Sitting at the next light, just up from the sign, I am entertained by several of the large billboards that fill up this area. Most are for the assorted shows around town, to get the tourists as they drive in. Unfortunately most people driving in come up I-15 which no longer goes by the sign, it’s on the ‘old road’ up from LA. If you fly in then you can go from the airport right up behind the strip hotels, and you don’t pass this way either.

As you can see, Vegas is gearing back from the 90's when everything seemed made for people to bring there kids here. We are going back to more topless shows, no full nudity in the casino shows yet - used to have for the big shows in the 60's and 70's, covered (well, not quite covered) in feathers and glitter.

Last night I hit the local Von’s supermarket to stock up for our guests. I tried to take photos of the store, but the aisles are too close together for much of a shot. This is the fruit and veggie aisle.

We’ve got fresh stuff all year round, either from California when in season or South America when the stuff is cheaper from down there. A pretty good selection. We are out from the summer season of peaches and plums to winter pears and apples. About eight different kids of apples, six kinds of pears. Always a variety of citrus.

We fixed up the two front bedrooms for our guests. In the middle room we pulled out the thirty year old carpet and put down a Pergo wood floor. Pulled off the wallpaper, put in a new ceiling fan/light and put a closet set in with a ceiling light in there.

This is what the closet looks like. The center section has shelves on top to pile stuff and drawers below, so that we don’t have to put a dresser or furniture in the room to hold clothes. There are rods on both sides to hang clothes, and we put new bi-fold louvered doors on as well.

We also purchased beds for the group.

Two cribs and a Spongebob toddler bed.

Here is part of the fleet that we got, just waiting for the three boys to come in.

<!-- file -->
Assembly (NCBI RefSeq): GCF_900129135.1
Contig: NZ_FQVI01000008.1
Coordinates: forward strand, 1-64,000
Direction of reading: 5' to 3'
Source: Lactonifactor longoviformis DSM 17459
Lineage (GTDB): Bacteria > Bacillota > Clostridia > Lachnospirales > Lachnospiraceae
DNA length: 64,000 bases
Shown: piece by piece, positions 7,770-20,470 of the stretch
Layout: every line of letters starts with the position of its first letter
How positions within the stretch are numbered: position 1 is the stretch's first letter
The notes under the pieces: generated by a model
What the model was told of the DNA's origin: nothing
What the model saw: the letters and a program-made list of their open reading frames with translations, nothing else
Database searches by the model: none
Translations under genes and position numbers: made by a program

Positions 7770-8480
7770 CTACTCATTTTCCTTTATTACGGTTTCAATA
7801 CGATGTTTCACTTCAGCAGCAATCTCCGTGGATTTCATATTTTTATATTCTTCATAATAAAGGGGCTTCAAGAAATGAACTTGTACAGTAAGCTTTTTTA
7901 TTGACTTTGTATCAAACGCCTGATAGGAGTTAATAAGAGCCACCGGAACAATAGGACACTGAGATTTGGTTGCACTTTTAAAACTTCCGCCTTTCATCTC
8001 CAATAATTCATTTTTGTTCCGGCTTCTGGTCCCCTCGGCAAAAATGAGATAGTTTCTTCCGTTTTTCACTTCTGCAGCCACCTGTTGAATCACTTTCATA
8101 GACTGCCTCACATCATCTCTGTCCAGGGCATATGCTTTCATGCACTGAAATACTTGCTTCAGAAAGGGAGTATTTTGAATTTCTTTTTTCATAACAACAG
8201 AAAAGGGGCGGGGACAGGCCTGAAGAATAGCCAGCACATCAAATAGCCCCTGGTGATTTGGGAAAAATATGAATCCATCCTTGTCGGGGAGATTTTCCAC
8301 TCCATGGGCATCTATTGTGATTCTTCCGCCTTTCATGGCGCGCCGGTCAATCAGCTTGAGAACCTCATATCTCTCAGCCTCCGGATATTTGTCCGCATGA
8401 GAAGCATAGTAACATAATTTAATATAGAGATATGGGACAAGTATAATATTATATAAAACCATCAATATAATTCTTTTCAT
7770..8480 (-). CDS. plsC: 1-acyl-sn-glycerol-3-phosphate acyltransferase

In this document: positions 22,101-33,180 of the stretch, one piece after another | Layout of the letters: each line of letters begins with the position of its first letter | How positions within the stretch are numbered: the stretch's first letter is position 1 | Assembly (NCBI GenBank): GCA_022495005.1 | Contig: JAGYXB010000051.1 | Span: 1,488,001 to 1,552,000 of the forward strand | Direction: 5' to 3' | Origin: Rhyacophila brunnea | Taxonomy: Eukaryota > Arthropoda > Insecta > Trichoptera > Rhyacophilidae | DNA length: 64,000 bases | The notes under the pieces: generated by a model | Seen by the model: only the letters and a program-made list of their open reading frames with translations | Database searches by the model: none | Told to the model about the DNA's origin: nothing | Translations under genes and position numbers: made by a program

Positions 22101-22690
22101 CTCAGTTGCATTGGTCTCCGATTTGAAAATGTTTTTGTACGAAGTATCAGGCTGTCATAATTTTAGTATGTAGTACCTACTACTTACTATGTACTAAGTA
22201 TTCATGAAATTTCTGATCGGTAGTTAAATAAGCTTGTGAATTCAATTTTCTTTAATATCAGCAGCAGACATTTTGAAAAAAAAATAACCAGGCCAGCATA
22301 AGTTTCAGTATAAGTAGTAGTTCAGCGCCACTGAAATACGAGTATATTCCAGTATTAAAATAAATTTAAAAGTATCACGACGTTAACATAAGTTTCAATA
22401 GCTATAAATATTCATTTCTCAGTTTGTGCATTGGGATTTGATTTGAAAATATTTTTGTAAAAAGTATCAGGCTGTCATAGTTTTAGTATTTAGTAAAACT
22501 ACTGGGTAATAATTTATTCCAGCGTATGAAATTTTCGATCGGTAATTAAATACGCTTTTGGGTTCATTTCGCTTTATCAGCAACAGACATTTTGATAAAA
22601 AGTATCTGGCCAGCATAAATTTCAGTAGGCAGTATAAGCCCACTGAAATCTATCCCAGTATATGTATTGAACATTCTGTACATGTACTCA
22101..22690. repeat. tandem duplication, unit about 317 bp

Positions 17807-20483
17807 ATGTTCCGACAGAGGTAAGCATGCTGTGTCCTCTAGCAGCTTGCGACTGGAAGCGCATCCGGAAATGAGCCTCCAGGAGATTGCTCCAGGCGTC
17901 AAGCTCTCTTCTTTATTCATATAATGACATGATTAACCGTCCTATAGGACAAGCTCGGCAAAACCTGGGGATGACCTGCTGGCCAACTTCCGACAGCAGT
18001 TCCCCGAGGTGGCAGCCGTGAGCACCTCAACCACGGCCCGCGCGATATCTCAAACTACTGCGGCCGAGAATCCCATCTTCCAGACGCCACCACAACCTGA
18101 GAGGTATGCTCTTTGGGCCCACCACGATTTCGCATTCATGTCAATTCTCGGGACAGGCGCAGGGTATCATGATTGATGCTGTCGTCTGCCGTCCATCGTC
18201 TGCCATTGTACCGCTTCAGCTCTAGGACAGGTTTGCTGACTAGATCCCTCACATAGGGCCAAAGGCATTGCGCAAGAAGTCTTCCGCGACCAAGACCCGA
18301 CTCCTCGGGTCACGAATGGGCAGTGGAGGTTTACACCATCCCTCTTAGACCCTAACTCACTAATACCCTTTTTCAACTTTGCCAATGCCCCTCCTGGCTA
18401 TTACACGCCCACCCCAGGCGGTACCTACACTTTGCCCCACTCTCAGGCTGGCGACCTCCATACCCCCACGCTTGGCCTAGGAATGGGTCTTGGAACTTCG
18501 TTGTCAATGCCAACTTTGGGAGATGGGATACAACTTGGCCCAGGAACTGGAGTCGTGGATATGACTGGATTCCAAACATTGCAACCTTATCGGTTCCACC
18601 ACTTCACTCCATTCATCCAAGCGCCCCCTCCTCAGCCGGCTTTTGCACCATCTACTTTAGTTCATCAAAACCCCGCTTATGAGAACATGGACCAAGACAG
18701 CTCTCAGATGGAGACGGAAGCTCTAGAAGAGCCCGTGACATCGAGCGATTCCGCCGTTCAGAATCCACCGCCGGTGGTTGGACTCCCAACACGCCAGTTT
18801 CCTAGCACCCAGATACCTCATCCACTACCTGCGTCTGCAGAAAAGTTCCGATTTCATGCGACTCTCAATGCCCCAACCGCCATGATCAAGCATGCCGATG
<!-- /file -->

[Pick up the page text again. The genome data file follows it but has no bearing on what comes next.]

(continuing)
They are scheduled to land here in Vegas in about six hours, and we are ready for them (we think).

For Clare:

1. A clean house, just waiting for guests.
2. Everything inside smelling fresh.
3. My neighbor loaning me his big mini van, which has three rows of seats so everybody can fit inside of one vehicle.

Thursday, November 10, 2005

Interesting proposition

This came in my email yesterday (about six times):

Your specific case has been appraised to the required boards, and upon meticulous thought, we are able to suggest to you the ensuing prospect.

Based upon meticulous thought you qualify to get hold of a substantial rield on your primary property investment.

By completing the ensuing attached form in a timely manner we will be able to complete our review, and we feel sure you will get hold of not only a better rate of interest, but also a cash return that will fulfill all your holiday needs and more!

Please go here to complete this phase of the treaty.

With warmest regards,

Johnie Gilbert

Should you prefer not to enjoy participation of this holiday prospect you can go here.

(with some imbedded links).
So, what do you think, is it a loan offer, trying to sell me drugs, or ready to transfer fifteen million into my account?

Lunchtime walks

My job entails sitting on my butt most of the day in front of a computer (wow, what a strange thing for a computer programmer to do). I try to get up and walk around as often as I can, but that’s not much. So I started to go for walks at lunch time. I work in a business park between the south edge of the Las Vegas airport and I-215, and had a little route around two blocks that took me along Sunset Road and the airport runways. I enjoy looking at all the planes taking off and landing, imagining where people were going and if they liked their stay in Vegas.